Q: A friend of mine signed power of attorney over to me for all his affairs and properties while he's incarcerated
I am to move into his house and take care of his wife and to have anyone removed if they don't have permission to be there. The wife is not mentally stable to make decisions for her self. Question is can I do all of that without the police getting called and me going to jail for trespassing
A: The problem is not the police being called, but the fact that if his wife is there and this home is marital, a power of attorney is probably not sufficient to give you authorization over her property. If she has mental capacity and has not been declared incapacitated, a power of attorney on the husband's behalf may not be enough to do what you are asking to do.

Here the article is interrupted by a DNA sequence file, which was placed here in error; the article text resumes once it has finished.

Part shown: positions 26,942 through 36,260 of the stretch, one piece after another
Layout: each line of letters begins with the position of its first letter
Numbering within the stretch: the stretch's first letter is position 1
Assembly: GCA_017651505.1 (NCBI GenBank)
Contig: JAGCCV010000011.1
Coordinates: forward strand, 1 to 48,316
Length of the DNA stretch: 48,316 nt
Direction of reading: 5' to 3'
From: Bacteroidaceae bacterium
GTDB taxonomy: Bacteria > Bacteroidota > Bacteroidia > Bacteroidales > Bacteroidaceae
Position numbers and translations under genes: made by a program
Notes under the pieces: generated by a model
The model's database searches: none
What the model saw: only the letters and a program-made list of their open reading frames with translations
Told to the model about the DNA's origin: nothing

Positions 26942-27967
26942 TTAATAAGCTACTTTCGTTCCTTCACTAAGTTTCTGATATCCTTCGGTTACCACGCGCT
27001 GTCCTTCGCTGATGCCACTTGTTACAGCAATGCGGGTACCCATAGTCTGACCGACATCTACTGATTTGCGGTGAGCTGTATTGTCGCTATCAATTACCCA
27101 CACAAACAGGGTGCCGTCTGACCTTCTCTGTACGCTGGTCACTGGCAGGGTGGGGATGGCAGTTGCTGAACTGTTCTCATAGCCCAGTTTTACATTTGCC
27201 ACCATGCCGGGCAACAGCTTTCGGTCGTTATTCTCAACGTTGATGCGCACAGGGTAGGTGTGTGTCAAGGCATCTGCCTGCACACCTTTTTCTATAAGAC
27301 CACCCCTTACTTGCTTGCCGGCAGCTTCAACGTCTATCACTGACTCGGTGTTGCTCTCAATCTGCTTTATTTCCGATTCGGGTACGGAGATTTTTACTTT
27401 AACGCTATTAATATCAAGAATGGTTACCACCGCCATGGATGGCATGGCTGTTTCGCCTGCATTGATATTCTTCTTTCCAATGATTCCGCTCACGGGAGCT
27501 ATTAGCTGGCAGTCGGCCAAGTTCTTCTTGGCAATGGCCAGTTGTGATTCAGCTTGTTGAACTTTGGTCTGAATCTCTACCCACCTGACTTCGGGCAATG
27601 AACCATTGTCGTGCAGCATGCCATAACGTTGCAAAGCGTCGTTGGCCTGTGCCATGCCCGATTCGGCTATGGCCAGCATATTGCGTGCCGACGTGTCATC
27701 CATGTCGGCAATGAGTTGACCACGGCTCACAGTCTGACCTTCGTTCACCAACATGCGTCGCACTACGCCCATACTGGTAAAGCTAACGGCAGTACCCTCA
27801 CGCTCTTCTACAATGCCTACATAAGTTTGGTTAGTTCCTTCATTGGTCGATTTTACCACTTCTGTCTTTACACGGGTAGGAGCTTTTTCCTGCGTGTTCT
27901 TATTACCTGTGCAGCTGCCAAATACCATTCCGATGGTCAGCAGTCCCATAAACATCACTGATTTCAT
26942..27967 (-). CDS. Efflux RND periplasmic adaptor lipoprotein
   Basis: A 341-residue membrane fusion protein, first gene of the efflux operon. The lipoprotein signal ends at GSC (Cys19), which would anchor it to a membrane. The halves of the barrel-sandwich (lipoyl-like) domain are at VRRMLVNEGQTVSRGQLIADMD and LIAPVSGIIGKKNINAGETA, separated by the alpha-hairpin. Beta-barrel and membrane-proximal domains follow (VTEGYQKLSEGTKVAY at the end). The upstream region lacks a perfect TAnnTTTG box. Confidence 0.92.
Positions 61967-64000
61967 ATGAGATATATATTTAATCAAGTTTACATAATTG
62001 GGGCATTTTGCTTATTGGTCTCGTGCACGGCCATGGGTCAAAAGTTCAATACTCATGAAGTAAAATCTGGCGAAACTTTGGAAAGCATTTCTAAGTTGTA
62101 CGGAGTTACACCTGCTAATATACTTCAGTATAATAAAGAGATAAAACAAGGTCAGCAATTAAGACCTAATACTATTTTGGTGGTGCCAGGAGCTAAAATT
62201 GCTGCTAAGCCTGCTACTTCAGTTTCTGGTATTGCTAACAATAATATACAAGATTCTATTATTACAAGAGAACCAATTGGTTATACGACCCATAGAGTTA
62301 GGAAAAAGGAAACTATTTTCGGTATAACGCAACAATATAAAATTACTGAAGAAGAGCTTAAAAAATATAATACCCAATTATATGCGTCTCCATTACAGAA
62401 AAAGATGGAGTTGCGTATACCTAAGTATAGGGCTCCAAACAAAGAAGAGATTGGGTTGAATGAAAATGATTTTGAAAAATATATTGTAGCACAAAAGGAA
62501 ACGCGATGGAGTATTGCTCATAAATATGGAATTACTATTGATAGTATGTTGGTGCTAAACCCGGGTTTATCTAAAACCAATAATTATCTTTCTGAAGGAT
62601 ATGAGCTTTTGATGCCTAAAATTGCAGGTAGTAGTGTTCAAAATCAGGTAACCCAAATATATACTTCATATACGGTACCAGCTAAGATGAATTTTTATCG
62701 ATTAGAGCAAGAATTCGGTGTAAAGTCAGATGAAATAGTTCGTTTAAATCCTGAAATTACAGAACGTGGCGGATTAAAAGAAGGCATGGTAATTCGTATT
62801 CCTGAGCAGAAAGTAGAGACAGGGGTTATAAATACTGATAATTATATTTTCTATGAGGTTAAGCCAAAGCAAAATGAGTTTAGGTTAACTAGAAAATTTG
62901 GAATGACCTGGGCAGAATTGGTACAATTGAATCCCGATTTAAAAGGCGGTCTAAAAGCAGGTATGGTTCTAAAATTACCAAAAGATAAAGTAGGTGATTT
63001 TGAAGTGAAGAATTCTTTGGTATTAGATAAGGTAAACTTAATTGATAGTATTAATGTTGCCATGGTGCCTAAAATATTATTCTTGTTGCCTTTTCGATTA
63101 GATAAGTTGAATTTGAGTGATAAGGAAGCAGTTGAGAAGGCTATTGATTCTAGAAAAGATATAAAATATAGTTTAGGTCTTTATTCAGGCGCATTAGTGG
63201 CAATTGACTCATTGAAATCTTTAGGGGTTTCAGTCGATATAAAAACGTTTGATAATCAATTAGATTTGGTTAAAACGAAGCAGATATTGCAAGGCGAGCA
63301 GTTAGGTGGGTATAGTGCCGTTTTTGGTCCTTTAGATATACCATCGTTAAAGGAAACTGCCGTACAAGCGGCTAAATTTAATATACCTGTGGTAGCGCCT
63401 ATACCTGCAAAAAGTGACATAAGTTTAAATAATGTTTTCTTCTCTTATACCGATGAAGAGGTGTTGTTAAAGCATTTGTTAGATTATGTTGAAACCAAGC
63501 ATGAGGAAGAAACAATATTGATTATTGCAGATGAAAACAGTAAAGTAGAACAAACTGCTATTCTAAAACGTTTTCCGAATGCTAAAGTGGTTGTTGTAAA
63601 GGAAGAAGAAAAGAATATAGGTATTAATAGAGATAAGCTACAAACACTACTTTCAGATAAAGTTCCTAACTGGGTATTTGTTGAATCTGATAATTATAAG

This simply does not sound like a great idea...
A: You are writing from New Orleans yet posting this as a Fla. question, so it will be assumed you are talking about a residence in Fla. I also assume that your friend's wife has NOT been declared mentally incompetent by a court. There is no such thing as a power of attorney "to take care of my wife" or to "take control of all of my financial affairs, including property and assets jointly owned with my wife, without my wife's permission". A power of attorney authorizes the recipient of the power to sign particular types of documents in place of the giver of the power. Where a spouse had rights to the same property/assets, the recipient of the power may not trample on the spouse's rights. The best course of action is to get the spouse's written consent to anything that involves any legal interest of hers.
Bruce Alexander Minnick agrees with this answer
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